Rare Small-Sized Bray Brothers Stoneware Temperance Jug, Illinois, Kentucky or Indiana, c1880-90

Fall 2020 Stoneware Auction

Lot #: 48

Estimate: $2,000-$3,000.  A Note About Estimates

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Fall 2020 Auction Catalog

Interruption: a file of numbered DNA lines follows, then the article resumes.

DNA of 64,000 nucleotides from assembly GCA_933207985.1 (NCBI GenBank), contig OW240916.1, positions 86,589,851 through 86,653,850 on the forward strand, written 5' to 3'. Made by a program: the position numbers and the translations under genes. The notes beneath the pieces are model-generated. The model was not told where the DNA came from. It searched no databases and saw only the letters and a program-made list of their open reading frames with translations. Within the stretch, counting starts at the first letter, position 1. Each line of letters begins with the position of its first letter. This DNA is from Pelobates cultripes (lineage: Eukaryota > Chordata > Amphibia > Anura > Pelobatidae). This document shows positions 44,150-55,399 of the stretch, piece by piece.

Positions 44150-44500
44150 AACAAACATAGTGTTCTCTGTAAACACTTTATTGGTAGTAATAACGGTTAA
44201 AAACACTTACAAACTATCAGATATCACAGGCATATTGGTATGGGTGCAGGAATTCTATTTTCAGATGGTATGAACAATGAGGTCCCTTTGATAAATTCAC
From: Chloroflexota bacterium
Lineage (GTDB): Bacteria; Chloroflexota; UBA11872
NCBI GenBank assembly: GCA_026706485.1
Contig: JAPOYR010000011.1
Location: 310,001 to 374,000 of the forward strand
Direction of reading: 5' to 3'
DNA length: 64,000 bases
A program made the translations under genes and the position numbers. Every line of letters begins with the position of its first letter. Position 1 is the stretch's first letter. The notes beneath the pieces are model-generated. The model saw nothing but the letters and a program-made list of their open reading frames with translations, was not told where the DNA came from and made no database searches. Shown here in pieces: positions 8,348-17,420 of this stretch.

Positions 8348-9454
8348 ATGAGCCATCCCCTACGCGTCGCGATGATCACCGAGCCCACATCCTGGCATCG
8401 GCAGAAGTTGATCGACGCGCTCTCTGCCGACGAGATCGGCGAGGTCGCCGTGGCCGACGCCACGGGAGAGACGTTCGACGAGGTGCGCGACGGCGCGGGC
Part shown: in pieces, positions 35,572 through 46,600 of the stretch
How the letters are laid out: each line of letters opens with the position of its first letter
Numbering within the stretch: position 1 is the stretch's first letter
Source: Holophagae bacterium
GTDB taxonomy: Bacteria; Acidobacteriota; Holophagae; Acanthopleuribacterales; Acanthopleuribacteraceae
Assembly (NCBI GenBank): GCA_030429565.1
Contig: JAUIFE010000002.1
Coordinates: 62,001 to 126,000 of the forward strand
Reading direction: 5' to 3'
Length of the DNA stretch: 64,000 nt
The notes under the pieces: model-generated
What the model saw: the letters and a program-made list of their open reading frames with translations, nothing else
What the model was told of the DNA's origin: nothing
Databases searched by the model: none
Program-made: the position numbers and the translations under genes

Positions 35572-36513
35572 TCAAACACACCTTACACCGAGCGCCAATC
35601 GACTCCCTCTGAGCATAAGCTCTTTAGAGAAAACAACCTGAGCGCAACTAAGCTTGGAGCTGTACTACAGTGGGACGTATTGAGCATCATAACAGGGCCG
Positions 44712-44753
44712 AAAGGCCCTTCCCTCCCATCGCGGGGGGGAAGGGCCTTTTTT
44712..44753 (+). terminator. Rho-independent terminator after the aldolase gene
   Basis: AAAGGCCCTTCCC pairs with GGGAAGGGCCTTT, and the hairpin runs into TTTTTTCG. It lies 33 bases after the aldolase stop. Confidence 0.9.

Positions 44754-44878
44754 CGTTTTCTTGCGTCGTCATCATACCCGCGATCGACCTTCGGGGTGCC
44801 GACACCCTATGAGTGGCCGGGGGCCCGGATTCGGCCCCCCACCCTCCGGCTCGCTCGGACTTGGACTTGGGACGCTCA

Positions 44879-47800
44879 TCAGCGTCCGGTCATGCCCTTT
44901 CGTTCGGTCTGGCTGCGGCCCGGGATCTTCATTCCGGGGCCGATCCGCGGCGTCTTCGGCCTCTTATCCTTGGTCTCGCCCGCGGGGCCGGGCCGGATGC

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Very Rare Small-Sized Stoneware Temperance Jug, attributed to Simeon, J. Wallace, or William Bray, IN, IL, or KY origin, circa 1880-1890, semi-ovoid jug with tall neck and semi-squared spout, the surface profusely-decorated in a rustic manner with applied and sculpted sawed limbs and incised bark. Body decorated with applied figural decorations in the style of the Kirkpatrick brothers of Anna, Illinois, including a snake-form handle with smaller snake above, a lizard, and turtle, facing a central molded man's bust with hat, protruding from the front of the jug. As with related jugs evocative of the Temperance Movement, the figure is depicted as helpless, trapped inside the jug with only his head exposed, while the animals move forward in an attempt to devour him. Molded and applied figure of a swan on nest below. Surface covered in a chocolate-to-reddish-brown Albany slip glaze. The applied figures including impressed eyes, various incised details, and scaling produced with two different sizes of coggle wheels. Two of the figures are molded, the hatted man and the goose, and the remainder are hand-modeled and sculpted. (A related jug featuring the same molded man was sold as lot 115 in Crocker Farm's July 18, 2015 auction.) The Bray brothers, Simeon, J. Wallace, and William, were all potters raised in Anna, Illinois, and appear as children living there in the 1860 census. The itinerance of the three potter-brothers is evidenced in census and city directories of the period. Simeon, the oldest of the three, is listed in the 1870 census as a "Turner in pottery" working in Anna, where he presumably adopted the temperance jug form in his production at Wallace and Cornwall Kirkpatricks' Anna Pottery. Ten years later, Simeon appears as a potter in Evansville, Indiana, along with his brother, William; William is also shown working in Mound City, Illinois, the same year. Wallace Bray is listed in the 1880 census as a "clay artist" working in Metropolis, Illinois, assumedly at Metropolis Pottery, and in the 1890 Paducah, Kentucky, city directory as a potter. In all, less than ten Bray family temperance jugs have been documented, making them significantly rarer than the Kirkpatrick examples on which they are based. The goose seen on this jug is a previously-undocumented figure for this form. Provenance: A recently-discovered example. Restoration to lower half of small snake, the turtle's head, and the goose's head extending partway into the neck, as well as restoration to a flake on the goose's breast. (Restoration like this is common for this form.) Minor unrestored chips. H 7 3/4".



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